This weekend, Valve’s offering the Orange Box – a complete steal even at its original price – for $9.99. For those who haven’t been keeping score, the Orange Box contains Half-Life 2, Half-Life 2: Episodes One and Two, Half-Life 2: The Lost Coast, Portal, and Team Fortress 2. Really, the only things this virtual incarnation of said box lacks are, well, actual oranges and any sort of box. But hey, you’re saving the trees for cheap, and isn’t that basically the American Dream?
So, six amazing games. Ten bucks. Breathing lightly on piggy bank will yield you that kind of scratch. Seriously, if you haven’t played these games, what are you even waiting for? Afraid you might lose your job while utterly engrossed in your new purchases? Well, if Steam keeps topping itself like this, you probably won’t need much money to keep your gaming appetite sated anyway.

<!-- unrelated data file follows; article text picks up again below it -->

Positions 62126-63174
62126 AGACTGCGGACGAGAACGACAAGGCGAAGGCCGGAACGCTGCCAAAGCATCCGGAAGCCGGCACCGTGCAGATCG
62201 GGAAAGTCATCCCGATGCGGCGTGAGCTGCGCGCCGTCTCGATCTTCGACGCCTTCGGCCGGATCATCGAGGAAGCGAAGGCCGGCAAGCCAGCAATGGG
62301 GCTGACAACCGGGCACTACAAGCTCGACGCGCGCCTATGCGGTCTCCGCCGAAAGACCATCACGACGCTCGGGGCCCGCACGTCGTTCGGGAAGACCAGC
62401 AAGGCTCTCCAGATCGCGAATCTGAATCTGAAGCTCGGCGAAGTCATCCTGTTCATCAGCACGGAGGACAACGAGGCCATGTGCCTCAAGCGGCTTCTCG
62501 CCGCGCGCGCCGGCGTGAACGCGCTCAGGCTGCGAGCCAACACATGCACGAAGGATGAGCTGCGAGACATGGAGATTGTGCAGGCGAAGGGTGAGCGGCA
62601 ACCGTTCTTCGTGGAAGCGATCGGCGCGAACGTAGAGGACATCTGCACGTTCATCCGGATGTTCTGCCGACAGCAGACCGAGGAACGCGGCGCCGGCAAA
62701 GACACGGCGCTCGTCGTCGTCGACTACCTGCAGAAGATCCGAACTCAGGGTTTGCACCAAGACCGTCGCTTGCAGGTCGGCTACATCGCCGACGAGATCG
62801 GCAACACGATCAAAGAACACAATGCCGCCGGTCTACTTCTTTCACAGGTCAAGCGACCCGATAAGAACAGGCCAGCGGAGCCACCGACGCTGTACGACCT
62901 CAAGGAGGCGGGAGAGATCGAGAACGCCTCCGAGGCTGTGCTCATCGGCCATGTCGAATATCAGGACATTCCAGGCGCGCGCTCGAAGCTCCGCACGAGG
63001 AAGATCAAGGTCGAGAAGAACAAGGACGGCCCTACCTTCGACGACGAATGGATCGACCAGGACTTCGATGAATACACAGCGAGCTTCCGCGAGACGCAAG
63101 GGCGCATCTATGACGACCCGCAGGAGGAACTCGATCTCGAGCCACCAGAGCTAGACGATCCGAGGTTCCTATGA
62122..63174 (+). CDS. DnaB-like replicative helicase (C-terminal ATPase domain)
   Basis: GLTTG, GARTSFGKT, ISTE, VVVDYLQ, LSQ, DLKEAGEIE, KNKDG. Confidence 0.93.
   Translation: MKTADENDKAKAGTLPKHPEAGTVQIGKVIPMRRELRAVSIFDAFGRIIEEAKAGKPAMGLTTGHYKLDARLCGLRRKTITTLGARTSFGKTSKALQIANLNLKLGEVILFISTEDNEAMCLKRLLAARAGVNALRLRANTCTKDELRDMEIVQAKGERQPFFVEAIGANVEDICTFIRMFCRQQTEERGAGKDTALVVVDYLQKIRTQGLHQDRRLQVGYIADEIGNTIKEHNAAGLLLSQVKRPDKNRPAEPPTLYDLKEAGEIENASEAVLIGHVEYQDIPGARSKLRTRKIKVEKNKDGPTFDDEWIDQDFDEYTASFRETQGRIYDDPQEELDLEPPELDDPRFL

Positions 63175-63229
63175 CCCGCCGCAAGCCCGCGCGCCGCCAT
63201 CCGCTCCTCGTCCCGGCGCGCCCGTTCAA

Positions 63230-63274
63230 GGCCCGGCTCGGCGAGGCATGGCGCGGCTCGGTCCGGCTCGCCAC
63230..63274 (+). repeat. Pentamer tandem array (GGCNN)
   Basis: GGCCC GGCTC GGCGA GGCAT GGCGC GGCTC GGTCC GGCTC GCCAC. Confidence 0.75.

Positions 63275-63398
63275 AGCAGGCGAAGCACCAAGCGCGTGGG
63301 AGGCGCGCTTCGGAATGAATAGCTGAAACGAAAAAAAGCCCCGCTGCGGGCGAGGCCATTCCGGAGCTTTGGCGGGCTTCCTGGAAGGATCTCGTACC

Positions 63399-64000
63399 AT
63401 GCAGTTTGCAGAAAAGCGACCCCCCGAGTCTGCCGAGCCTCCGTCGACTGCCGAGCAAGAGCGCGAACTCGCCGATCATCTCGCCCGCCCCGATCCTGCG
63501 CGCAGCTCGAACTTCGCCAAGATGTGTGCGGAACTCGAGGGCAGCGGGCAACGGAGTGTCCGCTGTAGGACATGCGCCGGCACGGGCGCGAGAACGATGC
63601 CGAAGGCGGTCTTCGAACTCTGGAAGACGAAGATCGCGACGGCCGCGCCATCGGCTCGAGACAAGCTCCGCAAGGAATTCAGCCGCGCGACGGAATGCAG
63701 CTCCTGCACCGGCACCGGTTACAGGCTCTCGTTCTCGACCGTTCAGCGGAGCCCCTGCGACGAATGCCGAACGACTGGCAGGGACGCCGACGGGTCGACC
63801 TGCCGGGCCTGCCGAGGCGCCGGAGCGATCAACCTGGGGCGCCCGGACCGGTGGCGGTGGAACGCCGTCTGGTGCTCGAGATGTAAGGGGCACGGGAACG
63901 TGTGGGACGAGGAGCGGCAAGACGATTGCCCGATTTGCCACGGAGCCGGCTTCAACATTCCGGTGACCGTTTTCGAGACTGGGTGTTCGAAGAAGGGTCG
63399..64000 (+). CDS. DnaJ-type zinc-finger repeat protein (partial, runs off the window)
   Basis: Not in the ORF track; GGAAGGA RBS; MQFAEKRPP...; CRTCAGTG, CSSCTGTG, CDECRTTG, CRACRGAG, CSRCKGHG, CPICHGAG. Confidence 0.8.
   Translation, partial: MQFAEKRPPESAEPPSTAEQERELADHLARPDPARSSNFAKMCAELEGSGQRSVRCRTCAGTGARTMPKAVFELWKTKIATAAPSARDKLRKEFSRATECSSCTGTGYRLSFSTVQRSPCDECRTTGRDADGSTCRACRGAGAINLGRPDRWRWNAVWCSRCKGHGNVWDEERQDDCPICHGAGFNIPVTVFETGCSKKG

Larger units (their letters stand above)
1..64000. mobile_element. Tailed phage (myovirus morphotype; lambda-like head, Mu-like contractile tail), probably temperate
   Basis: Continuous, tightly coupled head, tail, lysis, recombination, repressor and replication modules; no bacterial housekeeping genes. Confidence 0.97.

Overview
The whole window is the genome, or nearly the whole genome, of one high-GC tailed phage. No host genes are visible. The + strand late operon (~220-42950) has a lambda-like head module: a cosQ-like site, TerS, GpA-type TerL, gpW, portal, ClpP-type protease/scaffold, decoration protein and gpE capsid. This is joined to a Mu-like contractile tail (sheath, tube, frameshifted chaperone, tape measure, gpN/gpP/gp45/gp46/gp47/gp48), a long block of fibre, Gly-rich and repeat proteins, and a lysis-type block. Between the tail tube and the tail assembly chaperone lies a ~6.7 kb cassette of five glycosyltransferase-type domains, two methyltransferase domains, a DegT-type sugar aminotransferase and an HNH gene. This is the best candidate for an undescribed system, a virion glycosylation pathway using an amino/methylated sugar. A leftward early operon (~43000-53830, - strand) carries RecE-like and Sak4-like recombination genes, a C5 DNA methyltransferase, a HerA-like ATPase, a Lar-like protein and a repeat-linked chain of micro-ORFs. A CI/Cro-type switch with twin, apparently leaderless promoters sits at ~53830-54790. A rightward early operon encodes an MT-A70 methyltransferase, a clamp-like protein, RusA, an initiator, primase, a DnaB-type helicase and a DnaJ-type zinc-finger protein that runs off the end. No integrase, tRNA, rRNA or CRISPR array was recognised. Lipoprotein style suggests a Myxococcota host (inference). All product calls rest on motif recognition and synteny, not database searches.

Valve’s quiet, non-intrusive DRM solution – if nothing else – is highly preferable to many publishers’ boisterous assault on our PCs’ (presumed) innocence. We’d like to think Steam’s colossal success in some way attests to this.
So of course, Valve’s announcement that it’s now offering that DRM solution, known as the Custom Executable Generation, to any and all developers free of charge is reason enough to break out the Headcrab-shaped party hats. Or read press release quotes. Actually, you know what? Since we’re getting wild and crazy with excitement here, let’s just do both.